Homily – Sunday 6 – Year B

Fr Columba McCann OSB

‘Lord, if you are willing, you can make me clean!’ I imagine that many of us have said something similar in our prayers, asking for health, either for ourselves or for our loved ones. Sometimes God answers through natural healing, or through medical intervention, or sometimes in ways that still defy our understanding.

Sometimes it appears as if God hasn’t listened at all. At least we don’t get what we want. It could be that God’s plan of therapy for us or for others is much bigger and more ambitious. It could be that the work God is doing with us is so big that the reality of physical sickness or its absence pale into the shade. But that can be very hard for us to see or accept.

All the people healed by Jesus in the gospel accounts eventually died. It means that his healings were ultimately about something more than simple biological recovery. St John’s gospel in fact refers to them as signs. But signs of what? What are they pointing to? One example of this was when they brought a paralysed man to Jesus. Jesus responded with compassion, not because of his paralysis, but because of something bigger. His first words to him were, ’Your sins are forgiven.’ It was only when people began to grumble about Jesus forgiving sins that he also told the man to get up and walk. The healing of paralysis confirmed his message of forgiveness. The physical healing was a sign of a much deeper healing, healing a problem that, deep down, was more distressing than physical paralysis for all its difficult challenges.

On another occasion, when Jesus was criticised for mixing with sinners, he compared himself to a doctor. It’s the sick who need the doctor! That’s good news for us. What about today’s reading? The man had some kind of skin problem. Leprosy was a catch-all word referring to a whole wide range of skin diseases. A major outcome of this was isolation, in case of contagion. Remember Covid 19 lockdown! Part of Jesus’s healing project is to bring us out of isolation. That’s why he gathers us here in one place. Being with one another here is part of our deep healing. Even if we find that, at times, we find ourselves getting irritated by what we see when we gather together. It’s part of his formula.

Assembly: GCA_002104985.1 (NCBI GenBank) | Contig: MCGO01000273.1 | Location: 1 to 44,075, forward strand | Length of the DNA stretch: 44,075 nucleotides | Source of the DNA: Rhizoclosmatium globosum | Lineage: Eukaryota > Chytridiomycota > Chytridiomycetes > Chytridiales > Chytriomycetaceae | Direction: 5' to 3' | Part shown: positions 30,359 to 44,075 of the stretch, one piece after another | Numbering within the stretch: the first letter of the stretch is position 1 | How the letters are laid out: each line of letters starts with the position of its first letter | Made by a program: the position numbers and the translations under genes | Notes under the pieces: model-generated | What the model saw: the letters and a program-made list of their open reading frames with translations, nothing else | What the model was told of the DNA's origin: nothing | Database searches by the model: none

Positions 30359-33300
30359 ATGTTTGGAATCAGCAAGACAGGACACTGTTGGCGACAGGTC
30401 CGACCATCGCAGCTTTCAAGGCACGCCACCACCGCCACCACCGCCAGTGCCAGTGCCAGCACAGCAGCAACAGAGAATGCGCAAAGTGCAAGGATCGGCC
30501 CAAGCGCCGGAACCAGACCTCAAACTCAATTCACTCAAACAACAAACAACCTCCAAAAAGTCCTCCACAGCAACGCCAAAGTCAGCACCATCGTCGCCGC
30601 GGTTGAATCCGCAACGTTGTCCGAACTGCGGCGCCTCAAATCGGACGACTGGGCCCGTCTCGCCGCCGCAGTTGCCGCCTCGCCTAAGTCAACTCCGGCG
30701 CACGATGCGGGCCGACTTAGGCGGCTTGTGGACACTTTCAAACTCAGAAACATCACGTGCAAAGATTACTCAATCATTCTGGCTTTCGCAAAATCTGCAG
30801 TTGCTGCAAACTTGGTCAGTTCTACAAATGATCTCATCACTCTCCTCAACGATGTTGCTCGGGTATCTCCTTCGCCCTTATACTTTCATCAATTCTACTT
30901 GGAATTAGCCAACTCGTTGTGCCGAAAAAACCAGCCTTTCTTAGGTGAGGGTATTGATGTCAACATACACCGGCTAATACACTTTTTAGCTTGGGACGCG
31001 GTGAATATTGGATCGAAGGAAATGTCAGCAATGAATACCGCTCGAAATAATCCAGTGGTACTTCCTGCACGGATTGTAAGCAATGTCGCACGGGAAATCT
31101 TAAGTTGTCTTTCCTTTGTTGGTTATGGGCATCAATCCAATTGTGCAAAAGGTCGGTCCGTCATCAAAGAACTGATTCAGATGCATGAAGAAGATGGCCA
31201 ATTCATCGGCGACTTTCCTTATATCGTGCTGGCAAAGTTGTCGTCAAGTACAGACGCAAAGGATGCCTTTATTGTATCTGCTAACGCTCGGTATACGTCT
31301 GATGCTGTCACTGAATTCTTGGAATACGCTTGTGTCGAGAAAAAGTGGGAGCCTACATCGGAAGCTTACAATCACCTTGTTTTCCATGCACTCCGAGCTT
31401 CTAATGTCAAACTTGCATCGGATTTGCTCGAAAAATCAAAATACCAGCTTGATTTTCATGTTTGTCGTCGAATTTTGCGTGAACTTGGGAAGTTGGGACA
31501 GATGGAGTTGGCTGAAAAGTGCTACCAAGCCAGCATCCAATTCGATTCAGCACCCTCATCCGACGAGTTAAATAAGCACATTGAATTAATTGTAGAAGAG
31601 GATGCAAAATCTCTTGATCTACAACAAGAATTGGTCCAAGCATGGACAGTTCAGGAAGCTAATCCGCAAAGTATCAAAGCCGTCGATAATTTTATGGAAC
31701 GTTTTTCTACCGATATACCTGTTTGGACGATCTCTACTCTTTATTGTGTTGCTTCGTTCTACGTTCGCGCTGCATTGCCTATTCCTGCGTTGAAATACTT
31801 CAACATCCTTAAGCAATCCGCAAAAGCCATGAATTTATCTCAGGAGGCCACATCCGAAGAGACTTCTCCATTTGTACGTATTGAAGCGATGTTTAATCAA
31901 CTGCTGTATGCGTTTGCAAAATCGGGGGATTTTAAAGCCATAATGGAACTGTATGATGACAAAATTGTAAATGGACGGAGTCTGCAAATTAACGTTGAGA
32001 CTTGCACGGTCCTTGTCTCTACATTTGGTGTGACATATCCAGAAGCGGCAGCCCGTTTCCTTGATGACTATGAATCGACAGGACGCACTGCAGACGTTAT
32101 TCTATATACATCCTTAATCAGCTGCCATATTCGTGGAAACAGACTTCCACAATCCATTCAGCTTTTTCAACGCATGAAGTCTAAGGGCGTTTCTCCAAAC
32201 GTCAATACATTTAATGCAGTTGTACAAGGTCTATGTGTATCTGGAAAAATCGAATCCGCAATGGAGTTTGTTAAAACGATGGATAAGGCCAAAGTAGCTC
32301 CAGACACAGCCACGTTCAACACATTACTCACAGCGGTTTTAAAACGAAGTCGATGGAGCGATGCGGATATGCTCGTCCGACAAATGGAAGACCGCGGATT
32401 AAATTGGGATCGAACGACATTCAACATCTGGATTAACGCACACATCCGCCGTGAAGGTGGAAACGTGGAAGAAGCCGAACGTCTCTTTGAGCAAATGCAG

A woman once went to a funeral. When it came to the sign of peace she shook hands with a stranger beside her, and he began to cry. In a whisper she asked the man if we were a close friend of the deceased. ‘No,’ he said, ‘but this is the first time that anyone has physically touched me in many, many years.’ The Lord gathers us and brings us out of isolation. He brings us here to speak to our hearts, and so we
can respond in kind. Being a leper back then didn’t just bring social isolation. It also brought a condition of ritual impurity: you weren’t allowed to take part in religious events. To make matters worse, many people believed that being a leper was a punishment from God, a sign that you were a great sinner.

Most of us, if we are honest, would admit that, really, there is much at work inside us that gets in the way of living in partnership with God, gets in the way of our being fully alive. We need healing. So our attitude towards Jesus could well imitate that of the leper, who knelt before Jesus: if you are willing, you can heal me. Lord, I am not worthy to receive you, but only say the word and my soul shall be healed. And
Jesus will reply: of course I want to heal you! This is my body given for you; this is the covenant in my blood for the forgiveness of your sins.
Jesus could have healed the leper just with a word. Instead, he did the one thing that he knew would really speak to the leper: he reached out and touched him. He knows too that we are not disembodied spirits, so he reaches out to us not only with his word but with something that goes into our hands, our mouths, our bodies. This is my body given for you. Be healed!

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